The German proposal was not however admitted. Instead, what was adopted was that the right to aerial trade would be subject to limits within the other States territory and further security restrictions, thus formed the basis of the State's Air Services Agreement (ASA) with other countries where they have diplomatic relation.

A Philippine Tiger?

There is no doubt that SEAIR is a local airline entitled to cabotage rights within the Philippine shore. Its partner however isn't, and by carrying the name tag of the latter to its marketing strategy puts its domestic plans in limbo.

For a start, Singapore has no domestic territory to fly. The Philippines has vast area of airspace with 90 million people as market.

The airline's plan to fly domestic via SEAIR to Cebu and Davao ran a snag as it intend to make international connections to Hong Kong and Singapore.

But former Silk Air CEO and now Tiger Airways newly-installed group chief executive Chin Yau Seng said on the joint venture agreement that without a domestic operation in the Philippines, the Tiger Group investment wouldn’t make sense for Tiger and the deal will not be completed until approval is secured for domestic services.

Chin expects the issue to be resolved with SEAIR officially becoming a Philippine tiger following the footprints of LCC heavyweight Air Asia which intends to launch flight out of the country by October.

Legal complications goes back to cabotage rights and patrimonial issues, which the local carriers are very sensitive.

Second, Airlines are grantees of Legislative franchises from the government. Which means that their operation should be subject to control and regulation by the Philippine Government and not that of Singapore to which the airline is based.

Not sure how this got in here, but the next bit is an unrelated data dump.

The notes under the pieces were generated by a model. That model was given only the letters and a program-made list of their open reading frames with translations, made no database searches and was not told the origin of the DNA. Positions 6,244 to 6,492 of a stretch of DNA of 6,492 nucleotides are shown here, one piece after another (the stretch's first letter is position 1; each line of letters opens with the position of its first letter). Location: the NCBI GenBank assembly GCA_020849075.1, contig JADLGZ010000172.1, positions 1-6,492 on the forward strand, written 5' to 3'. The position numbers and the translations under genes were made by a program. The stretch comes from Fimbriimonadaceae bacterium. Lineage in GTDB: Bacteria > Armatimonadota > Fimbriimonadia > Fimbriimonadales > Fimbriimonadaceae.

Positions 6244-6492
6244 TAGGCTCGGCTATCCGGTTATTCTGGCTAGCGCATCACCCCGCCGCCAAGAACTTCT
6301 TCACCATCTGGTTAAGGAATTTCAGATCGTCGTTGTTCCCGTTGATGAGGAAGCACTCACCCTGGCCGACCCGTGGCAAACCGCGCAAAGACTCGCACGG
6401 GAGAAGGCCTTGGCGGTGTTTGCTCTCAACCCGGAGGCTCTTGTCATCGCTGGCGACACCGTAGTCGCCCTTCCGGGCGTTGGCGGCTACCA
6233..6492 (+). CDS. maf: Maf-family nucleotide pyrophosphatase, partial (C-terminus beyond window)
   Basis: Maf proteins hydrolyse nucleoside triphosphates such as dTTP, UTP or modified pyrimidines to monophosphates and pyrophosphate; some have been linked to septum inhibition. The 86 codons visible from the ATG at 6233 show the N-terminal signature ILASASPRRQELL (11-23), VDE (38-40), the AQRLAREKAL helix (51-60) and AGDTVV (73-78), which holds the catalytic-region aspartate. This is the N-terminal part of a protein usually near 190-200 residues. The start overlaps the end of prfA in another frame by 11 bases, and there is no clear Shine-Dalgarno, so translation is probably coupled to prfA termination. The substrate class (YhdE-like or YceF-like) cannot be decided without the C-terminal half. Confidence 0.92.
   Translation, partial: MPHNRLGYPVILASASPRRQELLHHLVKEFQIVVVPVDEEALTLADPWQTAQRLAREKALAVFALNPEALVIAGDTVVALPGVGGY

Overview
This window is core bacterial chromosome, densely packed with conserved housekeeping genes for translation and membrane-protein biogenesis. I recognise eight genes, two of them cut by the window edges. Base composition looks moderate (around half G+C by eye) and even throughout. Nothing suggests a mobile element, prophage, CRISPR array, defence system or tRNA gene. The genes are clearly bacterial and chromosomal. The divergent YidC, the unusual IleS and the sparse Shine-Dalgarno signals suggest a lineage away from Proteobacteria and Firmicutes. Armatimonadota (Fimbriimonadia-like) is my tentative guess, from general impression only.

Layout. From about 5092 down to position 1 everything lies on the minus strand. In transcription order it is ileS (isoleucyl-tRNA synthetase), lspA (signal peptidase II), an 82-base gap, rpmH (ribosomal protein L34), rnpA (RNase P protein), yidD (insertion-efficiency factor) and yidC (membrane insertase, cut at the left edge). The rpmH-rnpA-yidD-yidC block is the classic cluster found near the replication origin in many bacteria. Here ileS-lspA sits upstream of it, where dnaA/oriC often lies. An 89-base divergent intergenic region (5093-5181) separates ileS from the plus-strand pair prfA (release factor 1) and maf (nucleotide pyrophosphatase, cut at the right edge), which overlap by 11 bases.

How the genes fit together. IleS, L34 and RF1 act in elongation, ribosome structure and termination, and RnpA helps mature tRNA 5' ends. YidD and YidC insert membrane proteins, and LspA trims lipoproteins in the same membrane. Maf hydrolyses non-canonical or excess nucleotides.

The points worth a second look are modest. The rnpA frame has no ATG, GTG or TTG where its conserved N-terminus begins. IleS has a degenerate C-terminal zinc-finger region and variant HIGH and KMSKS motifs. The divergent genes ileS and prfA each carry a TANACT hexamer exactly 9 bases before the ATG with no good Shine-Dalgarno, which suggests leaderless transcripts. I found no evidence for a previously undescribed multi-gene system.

“We are engaged in discussions with the relevant people over there” says Chin.

“Were hoping on getting the issue resolved” adds Chin.

Tigers plan in the Philippine is to grow the Philippine fleet to five at the end of the year. It currently operates 28 Airbus A320's with 9 more orders coming by 2012.

Chin said that 6 of the additional 9 aircraft have been allocated to Tiger Singapore, giving it a modest fleet of 20 A320s by the end of the fiscal year, while embattled Tiger Australia kept its current fleet of 10 A320s. The remaining 3 aircraft has been allocated to its Philippine affiliate.

Tiger Singapore already took aircraft deliveries intended to the Philippine affiliate and should start flying Davao and Cebu segments out of Singapore by November.

"Tiger Singapore cans still take another aircraft or two beyond current plans, but the Singapore market would not be able to support the group’s entire fleet" said Chin.

The Tiger group intends to grow its fleet to 68 aircraft by December 2015. Where these aircraft end up depend on Tiger’s progress in setting up its three planned joint ventures and potentially other new affiliates in Asia.

Tiger also has in place a contingency plan to sublease to other carriers some of its newly delivered aircraft, as well as potentially some of the 10 A320s in Australia should that operation be reduced in size, if all three of its three planned joint ventures are unable to launch this fiscal year.

Tiger Airways is the 8th largest low cost carrier in Asia Pacific Region behind Air Asia and Cebu Pacific at number one and fourth place respectively.

No comments:

Post a Comment